Should every chapter of a book start on a recto page, even if that means leaving some facing pages blank? Like so many questions in book design and publishing, the answer is a firm…it depends.
First, I should make sure that everyone understands what a recto page is. It’s really just book shorthand for a right-hand page, a page that should have an odd page number (1, 3, 5, etc.).
What’s the opposite of a recto? That would be the verso (the left-hand pages with even page numbers).
Now, back to the question of whether each chapter should begin on a recto page even if that creates a blank facing (verso) page.
For most fiction, particularly genre fiction (romance, scifi, mystery, etc.), there is really no compelling reason to force every chapter to start on a recto page with the resultant increase in page count. This is most significant if the book consists of many short chapters, as short chapters tend to produce more blank pages than longer ones.
However, many of our clients just prefer the “feel” of having all chapters start recto. And that’s fine. Personally, I don’t like adding a lot of blank pages for some ill-defined esthetics. But, like I said, that’s personal.
There is an exception. If each chapter includes a different graphic that relates specifically to the upcoming chapter, the extra break in the flow combined with that graphic might serve a valuable purpose. On a related note, if each chapter actually starts with a two-page graphic spread at the top (or a full-page graphic preceding the actual start of the chapter’s text), you really need to force the text to start on a recto or the graphic loses its connection to the chapter.
For nonfiction, we can make a more compelling argument for starting every chapter on a recto page since the chapters are often almost standalone chunks of material. As a result, a more pronounced break in the flow of the book’s text could be warranted.
Even with nonfiction, however, we might create a design that works just fine without the forced-recto solution, just letting each chapter start on the next available page, recto or verso. Again, this may come down to little more than personal preference, either of the designer or the author or publisher.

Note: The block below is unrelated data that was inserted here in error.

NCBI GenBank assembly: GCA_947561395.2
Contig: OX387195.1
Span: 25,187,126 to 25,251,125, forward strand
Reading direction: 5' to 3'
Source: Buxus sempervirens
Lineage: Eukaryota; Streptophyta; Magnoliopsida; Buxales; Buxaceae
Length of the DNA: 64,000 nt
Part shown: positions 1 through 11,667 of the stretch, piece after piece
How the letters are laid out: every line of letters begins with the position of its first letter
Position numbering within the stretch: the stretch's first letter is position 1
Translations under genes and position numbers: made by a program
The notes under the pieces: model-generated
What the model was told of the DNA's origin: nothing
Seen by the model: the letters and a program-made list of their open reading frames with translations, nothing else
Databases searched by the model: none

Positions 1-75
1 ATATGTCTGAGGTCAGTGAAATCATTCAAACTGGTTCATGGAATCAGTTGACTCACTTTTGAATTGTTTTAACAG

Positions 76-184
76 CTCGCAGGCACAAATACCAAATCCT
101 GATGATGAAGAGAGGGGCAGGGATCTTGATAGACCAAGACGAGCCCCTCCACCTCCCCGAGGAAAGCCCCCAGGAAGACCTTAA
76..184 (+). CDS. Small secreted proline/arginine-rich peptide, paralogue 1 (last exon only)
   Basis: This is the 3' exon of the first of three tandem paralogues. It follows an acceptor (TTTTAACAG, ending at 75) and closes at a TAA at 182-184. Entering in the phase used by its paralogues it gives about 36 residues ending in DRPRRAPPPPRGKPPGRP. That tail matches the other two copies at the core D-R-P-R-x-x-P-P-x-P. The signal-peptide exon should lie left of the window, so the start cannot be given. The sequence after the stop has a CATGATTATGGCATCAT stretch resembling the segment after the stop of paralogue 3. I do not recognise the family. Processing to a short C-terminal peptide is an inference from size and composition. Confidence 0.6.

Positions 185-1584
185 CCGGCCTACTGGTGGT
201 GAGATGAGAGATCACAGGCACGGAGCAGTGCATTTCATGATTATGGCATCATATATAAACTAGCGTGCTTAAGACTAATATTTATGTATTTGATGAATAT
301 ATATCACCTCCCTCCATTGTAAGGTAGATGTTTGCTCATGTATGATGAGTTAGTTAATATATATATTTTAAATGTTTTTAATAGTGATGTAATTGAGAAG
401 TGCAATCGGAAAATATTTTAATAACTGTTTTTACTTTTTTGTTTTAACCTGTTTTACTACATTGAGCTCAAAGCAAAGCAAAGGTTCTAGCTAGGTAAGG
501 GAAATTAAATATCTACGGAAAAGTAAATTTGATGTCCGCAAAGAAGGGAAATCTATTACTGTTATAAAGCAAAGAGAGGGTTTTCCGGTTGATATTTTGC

For my book Rough War I had the option of forcing each chapter to start on a recto without leaving blank pages. I had so many photos I wanted to include that it was easy to add them between chapters and format them so as not to leave any blank pages.
A THIRD OPTION
We might consider one other possibility: what if we just drop down a few lines at the end of a chapter and start the next chapter wherever that leads us?
Perhaps you’ve never seen this used. Not surprising, since in my experience this is used rarely and then mostly in old books (when paper was an expensive commodity) or in a few high-falutin’ books in what is called literary fiction. It does seem rather arcane when you encounter it, but that just might be a reason to use it in a unique novel.
ONE FINAL NOTE
If your book is divided into several parts with numerous chapters within each part, each part should be carefully designed to reinforce the idea that this division truly starts something new or different (time, place, viewpoint, subject, etc.). That’s why each part should start on a recto with its verso left blank. The first chapter, like the very first chapter of a book without parts, should then start on a recto.
This still leaves you with the decision of whether the other chapters should be forced to a recto or allowed to start on whichever side of the page comes next.
As I said at the top of the post, whether you start every chapter on a recto is a design decision and the correct answer is “it depends.”